To make it impossible for one person to vote multiple times all voters have to be accredited on the day of voting. Voters line up from 8 a.m. to 12 p.m. to receive an indelible marker mark on their left hand nails that shows they have been accredited. Voting starts at noon and only accredited people can vote. After you vote, officials draw another indelible ink mark on your right hand nails.
“If they do the same thing they are doing [at the Obafemi Awolowo Hall polling place] throughout the country, then we will be very happy,” Abeni, a female teacher and doctor living in UI said in Yoruba.
June 12th, 1993 is a date engrained in Nigeria’s memory as the country’s most fair and credible presidential election that resulted in one of the biggest disappointments in its history. The most popular candidate, M.K.O. Abiola, won and in an act of power, the military dictator of the time, Ibrahim Babangida annulled the election and paved the way for six more years of harsh military rule.
Many Nigerians are doing everything they can to see that this year’s election is the start of a new chapter, a true democracy.
Peaceful but poor turnout
Signs of a peaceful voting process were evident all over the UI campus Saturday. Walking along the leafy empty streets where few cars or okadas passed and the only sounds were the shrill squawk of birds sharply contrasted the chatter and excitement at each polling place.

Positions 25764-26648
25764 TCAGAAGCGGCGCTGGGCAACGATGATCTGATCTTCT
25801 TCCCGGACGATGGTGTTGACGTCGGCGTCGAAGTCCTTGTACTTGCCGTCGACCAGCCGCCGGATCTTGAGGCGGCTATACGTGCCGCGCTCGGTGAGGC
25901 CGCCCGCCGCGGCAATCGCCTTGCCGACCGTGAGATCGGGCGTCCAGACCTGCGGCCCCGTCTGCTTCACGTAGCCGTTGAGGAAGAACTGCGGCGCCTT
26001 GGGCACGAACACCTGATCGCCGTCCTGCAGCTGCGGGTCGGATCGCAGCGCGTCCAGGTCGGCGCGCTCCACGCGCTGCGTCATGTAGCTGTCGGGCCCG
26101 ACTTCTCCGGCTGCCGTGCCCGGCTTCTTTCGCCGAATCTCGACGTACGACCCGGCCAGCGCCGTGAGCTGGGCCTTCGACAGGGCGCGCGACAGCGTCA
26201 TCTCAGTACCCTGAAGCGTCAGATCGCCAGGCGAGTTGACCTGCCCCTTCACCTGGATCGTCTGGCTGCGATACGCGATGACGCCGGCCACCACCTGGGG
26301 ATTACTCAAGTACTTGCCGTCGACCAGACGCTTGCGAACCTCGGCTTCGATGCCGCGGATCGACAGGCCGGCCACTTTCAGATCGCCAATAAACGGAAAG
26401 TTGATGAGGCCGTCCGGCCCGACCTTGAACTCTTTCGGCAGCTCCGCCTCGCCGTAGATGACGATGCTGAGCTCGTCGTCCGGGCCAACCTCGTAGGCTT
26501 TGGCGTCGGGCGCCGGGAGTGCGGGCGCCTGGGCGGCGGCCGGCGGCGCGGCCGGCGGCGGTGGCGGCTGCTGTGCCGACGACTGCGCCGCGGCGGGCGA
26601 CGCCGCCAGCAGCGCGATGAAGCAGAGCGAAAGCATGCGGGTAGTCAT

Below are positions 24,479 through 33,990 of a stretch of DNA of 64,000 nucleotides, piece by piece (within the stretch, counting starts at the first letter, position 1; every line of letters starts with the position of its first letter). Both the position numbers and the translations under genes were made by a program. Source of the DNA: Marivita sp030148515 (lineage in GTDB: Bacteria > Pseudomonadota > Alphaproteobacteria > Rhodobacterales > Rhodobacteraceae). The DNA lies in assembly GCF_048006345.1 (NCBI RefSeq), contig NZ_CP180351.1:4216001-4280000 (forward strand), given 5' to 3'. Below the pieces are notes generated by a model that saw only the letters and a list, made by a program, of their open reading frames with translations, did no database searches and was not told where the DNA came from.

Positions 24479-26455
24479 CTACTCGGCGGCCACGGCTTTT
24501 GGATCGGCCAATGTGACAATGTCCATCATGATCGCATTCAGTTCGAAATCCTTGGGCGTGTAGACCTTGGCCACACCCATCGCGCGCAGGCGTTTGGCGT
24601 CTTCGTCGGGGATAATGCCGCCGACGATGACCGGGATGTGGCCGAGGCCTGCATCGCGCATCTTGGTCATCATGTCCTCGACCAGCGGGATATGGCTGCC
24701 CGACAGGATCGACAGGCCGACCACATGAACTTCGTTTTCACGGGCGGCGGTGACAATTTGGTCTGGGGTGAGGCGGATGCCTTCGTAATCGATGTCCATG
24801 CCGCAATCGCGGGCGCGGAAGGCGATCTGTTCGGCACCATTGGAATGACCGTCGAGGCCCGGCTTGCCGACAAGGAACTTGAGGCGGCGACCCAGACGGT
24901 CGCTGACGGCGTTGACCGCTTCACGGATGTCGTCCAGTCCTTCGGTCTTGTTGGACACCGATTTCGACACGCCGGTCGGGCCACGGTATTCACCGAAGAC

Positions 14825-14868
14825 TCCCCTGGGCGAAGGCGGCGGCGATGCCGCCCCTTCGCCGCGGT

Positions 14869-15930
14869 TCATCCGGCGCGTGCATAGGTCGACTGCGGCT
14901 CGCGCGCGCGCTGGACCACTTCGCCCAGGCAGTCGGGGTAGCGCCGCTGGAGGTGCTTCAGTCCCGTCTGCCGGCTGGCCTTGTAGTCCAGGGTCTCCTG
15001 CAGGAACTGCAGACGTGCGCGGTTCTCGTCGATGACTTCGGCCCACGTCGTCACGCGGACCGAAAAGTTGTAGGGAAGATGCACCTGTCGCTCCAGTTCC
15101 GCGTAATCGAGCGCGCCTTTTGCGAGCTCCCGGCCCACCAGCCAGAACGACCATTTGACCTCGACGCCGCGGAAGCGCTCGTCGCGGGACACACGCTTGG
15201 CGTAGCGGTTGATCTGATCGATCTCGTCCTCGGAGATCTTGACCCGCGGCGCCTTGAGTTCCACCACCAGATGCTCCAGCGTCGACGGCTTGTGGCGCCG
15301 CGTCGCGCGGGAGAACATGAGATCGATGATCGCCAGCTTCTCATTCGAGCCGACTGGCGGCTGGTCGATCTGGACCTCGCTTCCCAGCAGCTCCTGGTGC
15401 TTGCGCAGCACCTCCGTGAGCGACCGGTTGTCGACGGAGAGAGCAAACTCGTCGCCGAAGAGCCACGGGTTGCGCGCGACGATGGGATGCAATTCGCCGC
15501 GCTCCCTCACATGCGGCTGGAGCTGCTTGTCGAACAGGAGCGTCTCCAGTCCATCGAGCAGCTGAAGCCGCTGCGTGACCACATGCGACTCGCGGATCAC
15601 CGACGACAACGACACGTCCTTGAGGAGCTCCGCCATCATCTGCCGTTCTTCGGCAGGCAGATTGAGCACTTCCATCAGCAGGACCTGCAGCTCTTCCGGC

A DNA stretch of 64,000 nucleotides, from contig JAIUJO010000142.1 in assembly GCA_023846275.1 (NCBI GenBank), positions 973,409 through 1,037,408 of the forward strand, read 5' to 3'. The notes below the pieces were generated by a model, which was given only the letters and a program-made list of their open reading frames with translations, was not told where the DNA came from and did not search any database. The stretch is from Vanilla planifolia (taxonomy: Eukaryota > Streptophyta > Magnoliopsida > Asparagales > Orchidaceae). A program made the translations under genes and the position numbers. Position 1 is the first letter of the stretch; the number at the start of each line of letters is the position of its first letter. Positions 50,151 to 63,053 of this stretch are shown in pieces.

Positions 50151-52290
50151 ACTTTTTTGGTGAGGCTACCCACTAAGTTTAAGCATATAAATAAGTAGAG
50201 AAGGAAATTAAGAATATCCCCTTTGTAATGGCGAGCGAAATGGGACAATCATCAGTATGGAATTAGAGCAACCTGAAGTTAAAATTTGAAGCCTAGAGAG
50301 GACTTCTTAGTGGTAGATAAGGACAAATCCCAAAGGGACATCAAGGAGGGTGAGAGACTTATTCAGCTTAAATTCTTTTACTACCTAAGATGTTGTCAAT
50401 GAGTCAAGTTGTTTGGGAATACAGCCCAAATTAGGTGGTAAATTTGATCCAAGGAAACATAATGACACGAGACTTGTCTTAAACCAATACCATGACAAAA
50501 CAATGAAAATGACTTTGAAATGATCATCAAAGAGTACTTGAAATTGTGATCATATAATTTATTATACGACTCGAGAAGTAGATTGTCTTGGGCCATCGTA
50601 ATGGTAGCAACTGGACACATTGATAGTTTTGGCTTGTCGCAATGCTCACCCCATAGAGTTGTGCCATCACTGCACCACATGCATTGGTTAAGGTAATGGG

The President of UI’s Students’ Union, Tokunbo Salako, better known as T-Cool, visited each of the eight polling places within UI Saturday and reported fewer students than expected at the polls. He noted multiple reasons for the low number of accredited people compared to the high number of people registered.
“Students don’t know who they want to vote for,” T-Cool said in Yoruba. “Or they have no patience to wait to be accredited. Some students also think they aren’t serious because they pushed the election forward.”
At Awolowo Hall, 1,421 people registered to vote and only 244 actually accredited.
T-Cool says he thinks the number of voters will increase with the presidential and gubernatorial elections coming up on April 16, and April 26 respectively. Candidates for the Senate and House of Representatives races are not as well known to students so they did not get out to the polls en masse, he said.